Like Sheet Music: Actor Marco Barricelli Talks Pinter

By Elspeth Sweatman

Staccato. Threat-filled. Intelligent. Universal. These are just a few of the words that A.C.T. actors Graham Beckel, Anthony Fusco, and Melissa Smith have used to describe Harold Pinter’s work. With the opening of The Birthday Party, we reached out to a fellow veteran of the Geary stage, Marco Barricelli, who plays McCann and previously acted in A.C.T.'s productions of Celebration and The Room (2001), to get an inside perspective on his impressions of and approaches to the playwright’s unique aesthetic. 

McCann (Marco Barricelli) tears a newspaper into strips as Stanley
(Firdous Bamji) looks on in A.C.T.'s production of
The Birthday Party. Photo by Kevin Berne.
What first comes to mind when you think of Pinter’s plays?

His writing is very self-assured. The remarkable thing to me is that he seemed to hatch that way. With other playwrights, you look back at the beginning of their careers and you can see that there’s talent there, but they need to develop it, mature it, hone it. There’s a gradual rise to writing incredible work. With Pinter, he was born fully formed. If you took The Room [1957] and Celebration [1999] and told someone who didn’t know Pinter that he wrote one at the beginning of his career and one at the end, she wouldn’t know the difference from the writing.

How do you approach a Pinter script in rehearsal?

The script of a Pinter play is like sheet music. There are dashes, ellipses, pauses, and silences. If you follow these notations in the script, then you can play it. In my experience with Pinter, I’ve found that the way to rehearse it is to honor those notations, even if you’re not sure yet what they mean. And by the simple fact of repeating those rhythms and silences, you will see what the moment is about.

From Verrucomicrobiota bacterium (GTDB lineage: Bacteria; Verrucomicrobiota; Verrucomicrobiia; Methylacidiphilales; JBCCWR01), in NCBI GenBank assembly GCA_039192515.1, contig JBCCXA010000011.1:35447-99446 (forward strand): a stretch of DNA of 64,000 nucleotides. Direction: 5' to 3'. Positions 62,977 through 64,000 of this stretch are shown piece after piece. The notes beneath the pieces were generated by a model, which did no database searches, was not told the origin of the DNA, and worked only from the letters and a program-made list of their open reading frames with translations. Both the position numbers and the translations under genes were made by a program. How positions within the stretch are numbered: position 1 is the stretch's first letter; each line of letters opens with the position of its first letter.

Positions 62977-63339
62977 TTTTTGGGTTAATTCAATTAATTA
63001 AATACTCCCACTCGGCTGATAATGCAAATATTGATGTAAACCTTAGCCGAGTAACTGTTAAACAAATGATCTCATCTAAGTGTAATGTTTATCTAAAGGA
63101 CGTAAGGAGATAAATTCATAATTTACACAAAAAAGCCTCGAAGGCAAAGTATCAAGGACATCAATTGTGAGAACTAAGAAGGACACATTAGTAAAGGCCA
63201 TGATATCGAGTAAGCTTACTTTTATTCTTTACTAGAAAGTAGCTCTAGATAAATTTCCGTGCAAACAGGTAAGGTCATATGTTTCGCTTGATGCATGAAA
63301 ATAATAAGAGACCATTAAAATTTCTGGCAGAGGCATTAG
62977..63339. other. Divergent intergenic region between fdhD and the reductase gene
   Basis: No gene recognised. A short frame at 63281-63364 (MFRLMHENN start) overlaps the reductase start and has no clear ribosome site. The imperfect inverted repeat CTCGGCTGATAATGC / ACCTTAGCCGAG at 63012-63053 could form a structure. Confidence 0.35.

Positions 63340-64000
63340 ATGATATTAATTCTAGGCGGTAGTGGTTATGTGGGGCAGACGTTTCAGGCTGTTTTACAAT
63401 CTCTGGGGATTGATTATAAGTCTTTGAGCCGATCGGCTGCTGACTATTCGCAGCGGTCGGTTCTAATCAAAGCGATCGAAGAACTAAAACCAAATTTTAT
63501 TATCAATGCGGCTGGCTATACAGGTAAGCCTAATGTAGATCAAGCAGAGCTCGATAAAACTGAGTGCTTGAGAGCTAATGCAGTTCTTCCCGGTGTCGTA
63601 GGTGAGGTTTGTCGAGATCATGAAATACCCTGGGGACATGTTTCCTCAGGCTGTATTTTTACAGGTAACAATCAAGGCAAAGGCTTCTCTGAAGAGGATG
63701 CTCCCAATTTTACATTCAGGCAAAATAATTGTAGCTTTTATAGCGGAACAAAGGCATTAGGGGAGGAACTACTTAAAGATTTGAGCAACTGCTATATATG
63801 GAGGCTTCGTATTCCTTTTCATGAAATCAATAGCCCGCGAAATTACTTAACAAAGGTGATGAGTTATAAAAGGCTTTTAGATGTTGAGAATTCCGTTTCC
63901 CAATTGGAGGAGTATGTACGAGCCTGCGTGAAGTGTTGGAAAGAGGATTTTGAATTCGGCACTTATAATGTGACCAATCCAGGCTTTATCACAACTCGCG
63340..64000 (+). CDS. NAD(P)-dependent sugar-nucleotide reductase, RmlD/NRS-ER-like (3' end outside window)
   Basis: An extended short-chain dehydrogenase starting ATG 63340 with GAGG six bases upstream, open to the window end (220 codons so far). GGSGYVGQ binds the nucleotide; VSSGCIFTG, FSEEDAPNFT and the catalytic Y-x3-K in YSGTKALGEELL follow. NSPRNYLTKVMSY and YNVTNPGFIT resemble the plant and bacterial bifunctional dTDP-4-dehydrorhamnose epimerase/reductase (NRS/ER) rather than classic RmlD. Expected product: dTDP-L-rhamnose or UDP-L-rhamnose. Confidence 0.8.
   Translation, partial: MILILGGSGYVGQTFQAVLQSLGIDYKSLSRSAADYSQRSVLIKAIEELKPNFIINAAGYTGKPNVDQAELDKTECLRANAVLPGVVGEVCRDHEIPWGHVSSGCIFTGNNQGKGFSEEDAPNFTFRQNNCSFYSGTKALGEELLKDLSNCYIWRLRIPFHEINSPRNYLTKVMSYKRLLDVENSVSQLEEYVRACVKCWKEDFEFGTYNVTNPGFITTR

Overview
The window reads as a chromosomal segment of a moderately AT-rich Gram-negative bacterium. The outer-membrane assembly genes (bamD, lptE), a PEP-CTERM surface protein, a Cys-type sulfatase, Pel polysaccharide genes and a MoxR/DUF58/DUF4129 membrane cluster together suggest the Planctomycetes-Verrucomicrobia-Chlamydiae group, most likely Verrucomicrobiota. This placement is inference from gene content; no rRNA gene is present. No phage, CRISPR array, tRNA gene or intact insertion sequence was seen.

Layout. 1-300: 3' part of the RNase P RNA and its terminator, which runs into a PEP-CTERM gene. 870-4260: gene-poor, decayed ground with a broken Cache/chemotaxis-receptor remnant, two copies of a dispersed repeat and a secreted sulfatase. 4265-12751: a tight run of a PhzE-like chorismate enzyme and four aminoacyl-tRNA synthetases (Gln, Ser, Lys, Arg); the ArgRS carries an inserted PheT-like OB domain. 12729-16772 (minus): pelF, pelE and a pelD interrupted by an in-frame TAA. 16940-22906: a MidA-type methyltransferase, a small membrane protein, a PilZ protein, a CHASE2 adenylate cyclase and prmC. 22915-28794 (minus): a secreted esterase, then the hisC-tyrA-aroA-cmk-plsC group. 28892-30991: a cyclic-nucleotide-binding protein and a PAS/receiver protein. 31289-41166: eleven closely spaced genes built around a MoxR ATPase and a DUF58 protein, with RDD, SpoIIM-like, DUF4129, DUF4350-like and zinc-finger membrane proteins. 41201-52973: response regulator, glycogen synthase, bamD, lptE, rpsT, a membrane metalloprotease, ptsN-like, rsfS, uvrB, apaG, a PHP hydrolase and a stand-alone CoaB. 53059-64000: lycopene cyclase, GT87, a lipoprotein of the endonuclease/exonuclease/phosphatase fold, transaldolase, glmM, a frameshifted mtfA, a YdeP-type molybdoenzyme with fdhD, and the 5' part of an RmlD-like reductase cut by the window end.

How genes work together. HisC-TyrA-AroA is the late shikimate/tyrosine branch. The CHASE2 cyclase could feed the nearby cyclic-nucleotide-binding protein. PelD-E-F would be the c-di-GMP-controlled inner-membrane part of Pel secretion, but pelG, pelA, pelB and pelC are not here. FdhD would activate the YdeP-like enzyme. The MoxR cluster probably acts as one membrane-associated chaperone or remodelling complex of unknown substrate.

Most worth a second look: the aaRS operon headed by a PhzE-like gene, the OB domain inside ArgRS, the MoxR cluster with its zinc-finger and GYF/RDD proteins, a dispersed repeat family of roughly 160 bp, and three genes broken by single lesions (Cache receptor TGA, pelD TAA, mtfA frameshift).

You have to play the moment purely for what it is—What do I need? What is getting in the way of my need? What is my strategy to get around it?—and not spell it out for the audience. It’s essential that the actors and the director resist the impulse to explain it. I want them to lean into the material and figure out for themselves what is going on.

What do you enjoy most about Pinter's writing?

Part of the joy of Pinter’s work is that you don’t get to have it spelled out. And isn’t it cool to be presented with all the questions and not have any of the answers, to let the answers come to you where they will?

Pinter is known for not providing much exposition—why do you think that is?

He’s not interested in explaining himself in his plays. And the man was that way too. I once had dinner with him, his wife Lady Antonia Fraser, and Tom Stoppard in London. He leaned into me at one point in the dinner and said, “I’ve written a poem. Would you like to hear it?” Of course I said yes. He stared at me for a few seconds—seemed like an eternity—and then said, “And it goes on. And it goes on, and on it goes . . . And it goes on, and on, and on; and on it goes . . . And it goes on, and on . . .” This was extended for some time and I was unsure what to think. Is this a joke? Is this serious? Finally, Lady Antonia piped in and said, “Oh Harold, I thought you were talking about our marriage.” And everybody laughed. That moment of not being quite sure of what the hell is going on, but at the same time being totally fascinated, is something that is essential in Pinter’s work.

The Birthday Party runs through February 4 at A.C.T.’s Geary Theater. Click here to purchase tickets. Want to learn more about Pinter from an actor’s perspective? Order a copy of Words on Plays, A.C.T.'s in-depth performance guide series.

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